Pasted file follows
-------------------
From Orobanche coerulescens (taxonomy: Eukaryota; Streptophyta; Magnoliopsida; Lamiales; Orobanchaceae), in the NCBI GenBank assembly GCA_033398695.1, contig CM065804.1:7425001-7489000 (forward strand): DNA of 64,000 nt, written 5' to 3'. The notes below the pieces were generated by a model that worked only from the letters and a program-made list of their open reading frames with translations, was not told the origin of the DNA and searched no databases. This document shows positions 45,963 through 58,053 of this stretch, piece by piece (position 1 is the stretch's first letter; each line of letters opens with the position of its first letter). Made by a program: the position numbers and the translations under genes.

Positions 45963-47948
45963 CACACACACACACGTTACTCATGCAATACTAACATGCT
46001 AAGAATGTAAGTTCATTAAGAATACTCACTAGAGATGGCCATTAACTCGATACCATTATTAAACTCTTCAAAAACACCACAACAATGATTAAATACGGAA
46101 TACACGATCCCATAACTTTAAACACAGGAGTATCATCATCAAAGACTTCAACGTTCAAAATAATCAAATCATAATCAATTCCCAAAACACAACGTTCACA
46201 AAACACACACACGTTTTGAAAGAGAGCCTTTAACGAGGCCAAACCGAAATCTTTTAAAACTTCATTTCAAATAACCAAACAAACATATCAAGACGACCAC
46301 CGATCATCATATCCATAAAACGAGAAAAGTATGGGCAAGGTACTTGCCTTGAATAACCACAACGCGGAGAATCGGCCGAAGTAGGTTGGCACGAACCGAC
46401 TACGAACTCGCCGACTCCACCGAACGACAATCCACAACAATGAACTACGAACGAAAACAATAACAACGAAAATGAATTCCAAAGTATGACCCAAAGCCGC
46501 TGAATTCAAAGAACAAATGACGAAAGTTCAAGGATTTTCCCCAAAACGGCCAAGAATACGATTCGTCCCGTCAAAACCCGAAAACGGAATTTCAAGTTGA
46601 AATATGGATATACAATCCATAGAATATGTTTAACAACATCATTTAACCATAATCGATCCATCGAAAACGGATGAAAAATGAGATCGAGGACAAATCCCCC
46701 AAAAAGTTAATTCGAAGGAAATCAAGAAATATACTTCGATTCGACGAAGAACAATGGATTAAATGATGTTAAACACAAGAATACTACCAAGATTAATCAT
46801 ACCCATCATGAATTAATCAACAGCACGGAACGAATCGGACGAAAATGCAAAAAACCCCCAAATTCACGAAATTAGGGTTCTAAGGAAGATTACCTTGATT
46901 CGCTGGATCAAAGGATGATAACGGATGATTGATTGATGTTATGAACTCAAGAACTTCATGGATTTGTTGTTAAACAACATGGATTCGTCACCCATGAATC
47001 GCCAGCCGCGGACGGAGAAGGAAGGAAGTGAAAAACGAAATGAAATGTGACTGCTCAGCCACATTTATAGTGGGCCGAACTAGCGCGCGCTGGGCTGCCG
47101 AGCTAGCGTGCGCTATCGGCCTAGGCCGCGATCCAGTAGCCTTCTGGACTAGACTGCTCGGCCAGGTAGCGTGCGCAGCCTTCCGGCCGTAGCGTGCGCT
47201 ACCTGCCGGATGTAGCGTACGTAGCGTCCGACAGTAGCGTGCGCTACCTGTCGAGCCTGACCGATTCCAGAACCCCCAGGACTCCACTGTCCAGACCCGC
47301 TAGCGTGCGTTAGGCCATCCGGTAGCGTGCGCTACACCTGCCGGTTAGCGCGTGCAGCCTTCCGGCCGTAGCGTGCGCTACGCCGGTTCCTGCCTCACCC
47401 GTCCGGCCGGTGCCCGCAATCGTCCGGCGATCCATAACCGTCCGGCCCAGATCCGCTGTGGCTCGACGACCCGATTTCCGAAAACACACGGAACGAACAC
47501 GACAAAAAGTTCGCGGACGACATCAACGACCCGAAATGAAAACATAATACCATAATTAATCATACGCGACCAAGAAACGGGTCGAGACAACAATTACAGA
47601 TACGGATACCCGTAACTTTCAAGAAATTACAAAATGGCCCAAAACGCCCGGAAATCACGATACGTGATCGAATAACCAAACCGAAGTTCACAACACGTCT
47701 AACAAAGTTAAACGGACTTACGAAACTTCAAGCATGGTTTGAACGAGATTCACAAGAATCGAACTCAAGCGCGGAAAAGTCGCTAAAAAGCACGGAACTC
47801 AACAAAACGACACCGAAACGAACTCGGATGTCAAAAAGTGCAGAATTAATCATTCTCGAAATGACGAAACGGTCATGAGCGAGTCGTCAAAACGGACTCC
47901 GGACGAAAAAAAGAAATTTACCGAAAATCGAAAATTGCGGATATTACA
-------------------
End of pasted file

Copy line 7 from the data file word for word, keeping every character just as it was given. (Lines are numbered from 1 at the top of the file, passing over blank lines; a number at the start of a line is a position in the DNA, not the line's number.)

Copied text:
46301 CGATCATCATATCCATAAAACGAGAAAAGTATGGGCAAGGTACTTGCCTTGAATAACCACAACGCGGAGAATCGGCCGAAGTAGGTTGGCACGAACCGAC